Lorentz Center - Seeing enzymes in action from 1 Nov 2010 through 5 Nov 2010
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    Seeing enzymes in action
    from 1 Nov 2010 through 5 Nov 2010

 

Scientific Report

 

One of the exciting developments in single-molecule spectroscopy is the study of enzyme activity and turn-over at the single-molecule level. Observing a single molecule removes the usual ensemble average, allowing the exploration of hidden heterogeneity in complex condensed phases as well as direct observation of dynamic changes, without synchronization. This workshop addressed the challenge of taking the study of single enzyme catalysis beyond the proof-of-principle stage, bringing together leading players in this field.

 

What do we know? Xie and others have found that a single enzyme molecule exhibits fluctuations of catalytic rates over a wide range of time scales, i.e., a single enzyme molecule does not have a rate constant! Rigler, Hammes and Xie discussed the general mechanism that is beginning to emerge. It is a multiple-pathway, multiple intermediate scheme involving conformational ensembles.  This mechanism has to be be described in terms of transition state theory and free energy surfaces.

 

Many experiments corroborate these observations. Yet in the discussion it also was pointed that  developments in this field are hampered by a number of constraints. For example, the necessity of non-native, fluorogenic substrates is a severely limiting factor, and may not be representative for the natural catalytic process. Immobilization of the enzyme is required, but may affect the range and dynamics of conformational fluctuations. Finally, brighter probes are needed with improved photostability. Potential breakthroughs presented at the meeting are highlighted below.

 

FRET-based optical and electrochemical studies of redox enzymes down to the single-molecule level: A new method was presented by Canters, Aartsma and co-workers for monitoring redox enzyme activity at the single-molecule level. It is applicable to a large variety of enzyme systems and does not interfere with the enzymes’ natural activity. Feasibility was demonstrated of trapping enzymes in the Anti-Brownian Electrokinetic trap (ABEL trap), developed by Moerner and co-workers and discussed by Goldsmith, eliminating the Brownian motion.  It is a promising alternative for immobilization schemes. Dual focus fluorescence correlation spectroscopy (FCS) was described by Enderlein, which allows for more precise and quantitative measurements of molecular dynamics and diffusion parameters of biomolecules. An important future direction is the utilization of single-molecule techniques to unravel the orchestration of large macromolecular assemblies. Van Oijen discussed single-molecule studies of the replisome, the multi-protein machinery that is responsible for replication of DNA. J. Cao presented and discussed a generalized form of the Michaelis-Menten (MM) equation, providing a unified approach to analyze non-MM behavior and to describe cooperativity, inhibition, and multi-stability. The potential of nanoparticles as optical probes and for monitoring catalysis was discussed by Orrit and Chen. The most important feature is the great photostability of nanoparticles. The cellular and biological contexts of single-enzyme experiments were discussed by Schmidt, Schütz, and Spaink.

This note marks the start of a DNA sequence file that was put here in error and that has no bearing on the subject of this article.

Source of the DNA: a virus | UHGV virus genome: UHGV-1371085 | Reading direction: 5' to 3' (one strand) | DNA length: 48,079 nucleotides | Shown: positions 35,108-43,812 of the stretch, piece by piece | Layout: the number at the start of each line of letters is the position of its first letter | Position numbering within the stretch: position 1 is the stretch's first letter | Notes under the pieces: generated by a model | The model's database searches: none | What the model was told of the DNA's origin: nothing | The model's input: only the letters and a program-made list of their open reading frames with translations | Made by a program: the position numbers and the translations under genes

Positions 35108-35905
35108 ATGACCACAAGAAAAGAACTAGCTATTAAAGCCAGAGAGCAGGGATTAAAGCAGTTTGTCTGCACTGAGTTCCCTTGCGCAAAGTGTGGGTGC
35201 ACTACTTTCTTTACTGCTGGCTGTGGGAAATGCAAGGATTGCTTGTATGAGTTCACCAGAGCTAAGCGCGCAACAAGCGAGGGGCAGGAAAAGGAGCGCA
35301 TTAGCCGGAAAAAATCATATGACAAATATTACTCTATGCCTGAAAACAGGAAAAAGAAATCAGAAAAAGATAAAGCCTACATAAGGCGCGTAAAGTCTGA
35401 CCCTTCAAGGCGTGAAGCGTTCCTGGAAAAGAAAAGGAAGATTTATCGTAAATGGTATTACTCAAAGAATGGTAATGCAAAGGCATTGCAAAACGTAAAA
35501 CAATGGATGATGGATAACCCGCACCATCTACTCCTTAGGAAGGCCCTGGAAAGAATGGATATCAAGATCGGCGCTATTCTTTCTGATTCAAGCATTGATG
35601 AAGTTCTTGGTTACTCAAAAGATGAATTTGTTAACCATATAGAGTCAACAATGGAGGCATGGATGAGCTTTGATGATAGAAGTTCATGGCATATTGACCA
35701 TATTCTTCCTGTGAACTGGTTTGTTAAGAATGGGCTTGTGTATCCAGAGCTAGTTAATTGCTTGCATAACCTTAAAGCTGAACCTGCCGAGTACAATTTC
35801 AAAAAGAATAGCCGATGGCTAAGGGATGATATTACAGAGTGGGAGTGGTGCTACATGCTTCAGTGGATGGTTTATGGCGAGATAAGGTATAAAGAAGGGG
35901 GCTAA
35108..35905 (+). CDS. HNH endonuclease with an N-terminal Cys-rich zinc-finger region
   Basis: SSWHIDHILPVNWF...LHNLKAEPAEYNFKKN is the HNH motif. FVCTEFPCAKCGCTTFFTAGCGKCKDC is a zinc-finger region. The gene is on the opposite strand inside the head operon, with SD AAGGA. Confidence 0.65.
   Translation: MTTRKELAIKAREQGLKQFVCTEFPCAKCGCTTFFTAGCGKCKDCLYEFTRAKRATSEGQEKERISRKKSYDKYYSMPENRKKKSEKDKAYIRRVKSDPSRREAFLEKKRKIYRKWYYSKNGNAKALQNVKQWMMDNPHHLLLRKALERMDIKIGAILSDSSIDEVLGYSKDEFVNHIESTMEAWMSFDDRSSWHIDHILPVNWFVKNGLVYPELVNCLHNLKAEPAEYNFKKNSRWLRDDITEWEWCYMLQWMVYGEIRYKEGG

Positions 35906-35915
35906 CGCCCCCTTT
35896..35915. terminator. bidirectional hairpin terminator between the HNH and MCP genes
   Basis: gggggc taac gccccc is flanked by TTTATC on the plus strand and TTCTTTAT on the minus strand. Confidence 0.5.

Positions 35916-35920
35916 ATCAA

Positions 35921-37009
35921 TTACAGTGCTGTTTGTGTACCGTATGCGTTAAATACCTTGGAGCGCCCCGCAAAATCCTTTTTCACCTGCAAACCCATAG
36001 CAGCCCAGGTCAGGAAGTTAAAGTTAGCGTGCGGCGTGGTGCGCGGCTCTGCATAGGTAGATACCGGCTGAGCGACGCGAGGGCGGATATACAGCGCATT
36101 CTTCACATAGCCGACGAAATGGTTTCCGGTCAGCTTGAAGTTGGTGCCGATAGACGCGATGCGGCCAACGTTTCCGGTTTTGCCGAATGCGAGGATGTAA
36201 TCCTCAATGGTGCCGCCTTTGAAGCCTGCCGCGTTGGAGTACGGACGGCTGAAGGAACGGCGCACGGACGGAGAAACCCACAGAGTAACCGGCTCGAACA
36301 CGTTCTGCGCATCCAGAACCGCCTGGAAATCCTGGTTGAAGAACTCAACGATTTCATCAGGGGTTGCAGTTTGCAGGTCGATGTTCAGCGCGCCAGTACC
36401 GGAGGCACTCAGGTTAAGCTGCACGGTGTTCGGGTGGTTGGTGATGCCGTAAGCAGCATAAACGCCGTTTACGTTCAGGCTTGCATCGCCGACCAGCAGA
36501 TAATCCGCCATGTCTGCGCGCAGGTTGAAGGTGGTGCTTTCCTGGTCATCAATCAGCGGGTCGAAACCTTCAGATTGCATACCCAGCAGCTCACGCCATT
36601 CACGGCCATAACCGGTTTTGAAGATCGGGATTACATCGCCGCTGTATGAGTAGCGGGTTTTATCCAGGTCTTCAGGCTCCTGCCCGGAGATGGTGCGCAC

The future of single-molecule imaging and spectroscopy calls for higher throughput and better temporal resolution. Important technological advances were presented by Weiss.  He described superresolution optical fluctuation imaging (SOFI), a new 3D super-resolution method based on the analysis of temporal fluorescence fluctuations of emitters that works with any wide-field microscope. The enhanced resolution results in striking images of cellular structures. Weiss also reported on the development of two new devices consisting of arrays of single-photon detectors. In combination with the possibility to generate multiple focal spots from a single laser beam, a system for parallel data acquisition can be constructed with greatly improved throughput.  These detectors are still largely experimental, but they mark the direction in which the field is developing.

 

The workshop has resulted in an agreement between Moerner, Canters and Aartsma to collaborate on combining the ABEL trap with single-enzyme studies. Preliminary data had been obtained, but they will seek financial funding to establish a solid footing for this research. A number of participants, headed by L.J.C. Jeuken, have submitted a joint proposal for an FP7/ITN network as a follow-up to this workshop.

 

T.J. Aartsma

 



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